The U.S. and Afghan governments have begun secret three-way talks with the Taliban, Afghan President Hamid Karzai told The Wall Street Journal, disclosing an important breakthrough in efforts to end the 10-year war.
Mr. Karzai, whose government had protested being left out of recent talks between Washington and the insurgents, added he believes most Taliban are "definitively" interested in a peace settlement.
Afghan President Hamid Karzai: 'People in Afghanistan want peace, including the Taliban. They're also people like we all are. They have families, they have relatives, they have children, they are suffering a tough time.
"There have been contacts between the U.S. government and the Taliban, there have been contacts between the Afghan government and the Taliban, and there have been some contacts that we have made, all of us together, including the Taliban," Mr. Karzai said in the interview Wednesday in his office at the Arg Palace in Kabul.
He declined to specify the location of the talks or go into further detail, saying he feared that could damage the process.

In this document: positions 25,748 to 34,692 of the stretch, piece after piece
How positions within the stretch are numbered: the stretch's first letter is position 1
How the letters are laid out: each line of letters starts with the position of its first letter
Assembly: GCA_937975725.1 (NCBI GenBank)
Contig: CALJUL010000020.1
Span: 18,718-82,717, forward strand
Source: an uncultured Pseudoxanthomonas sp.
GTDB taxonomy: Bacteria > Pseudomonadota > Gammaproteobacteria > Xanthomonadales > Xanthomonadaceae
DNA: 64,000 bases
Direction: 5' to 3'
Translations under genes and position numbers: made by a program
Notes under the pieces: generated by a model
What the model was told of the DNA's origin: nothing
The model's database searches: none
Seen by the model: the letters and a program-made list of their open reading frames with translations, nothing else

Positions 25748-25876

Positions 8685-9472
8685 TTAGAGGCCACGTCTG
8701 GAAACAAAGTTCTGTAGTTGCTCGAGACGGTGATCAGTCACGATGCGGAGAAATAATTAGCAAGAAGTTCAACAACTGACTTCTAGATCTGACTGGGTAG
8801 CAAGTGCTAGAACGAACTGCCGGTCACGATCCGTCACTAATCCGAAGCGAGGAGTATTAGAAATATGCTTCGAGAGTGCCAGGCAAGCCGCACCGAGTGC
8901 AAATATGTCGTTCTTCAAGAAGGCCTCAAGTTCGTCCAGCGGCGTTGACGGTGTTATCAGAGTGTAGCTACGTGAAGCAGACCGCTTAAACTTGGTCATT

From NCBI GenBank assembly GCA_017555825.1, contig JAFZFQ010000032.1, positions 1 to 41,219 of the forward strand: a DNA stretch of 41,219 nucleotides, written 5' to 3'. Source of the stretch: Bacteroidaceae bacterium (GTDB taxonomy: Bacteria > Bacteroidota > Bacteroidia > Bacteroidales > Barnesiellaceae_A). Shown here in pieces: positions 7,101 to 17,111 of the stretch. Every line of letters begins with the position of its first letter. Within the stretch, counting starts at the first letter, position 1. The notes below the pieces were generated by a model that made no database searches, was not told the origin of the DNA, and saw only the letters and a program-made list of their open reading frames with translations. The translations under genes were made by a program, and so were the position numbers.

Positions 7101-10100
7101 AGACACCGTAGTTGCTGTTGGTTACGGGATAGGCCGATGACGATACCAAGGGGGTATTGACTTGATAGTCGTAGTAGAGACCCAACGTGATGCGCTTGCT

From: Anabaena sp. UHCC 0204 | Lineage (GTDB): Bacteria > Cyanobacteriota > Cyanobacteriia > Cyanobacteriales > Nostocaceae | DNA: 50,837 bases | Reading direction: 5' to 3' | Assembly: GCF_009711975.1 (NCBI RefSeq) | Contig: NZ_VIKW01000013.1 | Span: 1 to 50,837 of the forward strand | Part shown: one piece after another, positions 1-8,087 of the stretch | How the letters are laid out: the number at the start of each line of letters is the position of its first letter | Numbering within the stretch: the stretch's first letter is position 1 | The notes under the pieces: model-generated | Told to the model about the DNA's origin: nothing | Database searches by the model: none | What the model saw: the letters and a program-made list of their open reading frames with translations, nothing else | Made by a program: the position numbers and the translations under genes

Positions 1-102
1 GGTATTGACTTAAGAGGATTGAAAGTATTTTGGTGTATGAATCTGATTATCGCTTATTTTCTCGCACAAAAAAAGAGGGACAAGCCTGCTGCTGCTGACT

Mr. Karzai's remarks suggest progress in tentative peace efforts as President Barack Obama begins withdrawing forces and prepares for the transfer of security responsibilities to Afghanistan by the end of 2014.
U.S. officials cautioned against reading too much into what came out of the three-way session, which was held in the past month to prepare the ground for further contacts.
Taliban spokesmen couldn't be reached to comment.
Meetings between Taliban emissaries and the U.S. in recent months have centered on opening a Taliban office in the Persian Gulf emirate of Qatar, and on confidence-building measures such as a possible transfer to Qatar of Taliban detainees held at Guantanamo Bay, Cuba, U.S. and Taliban officials said.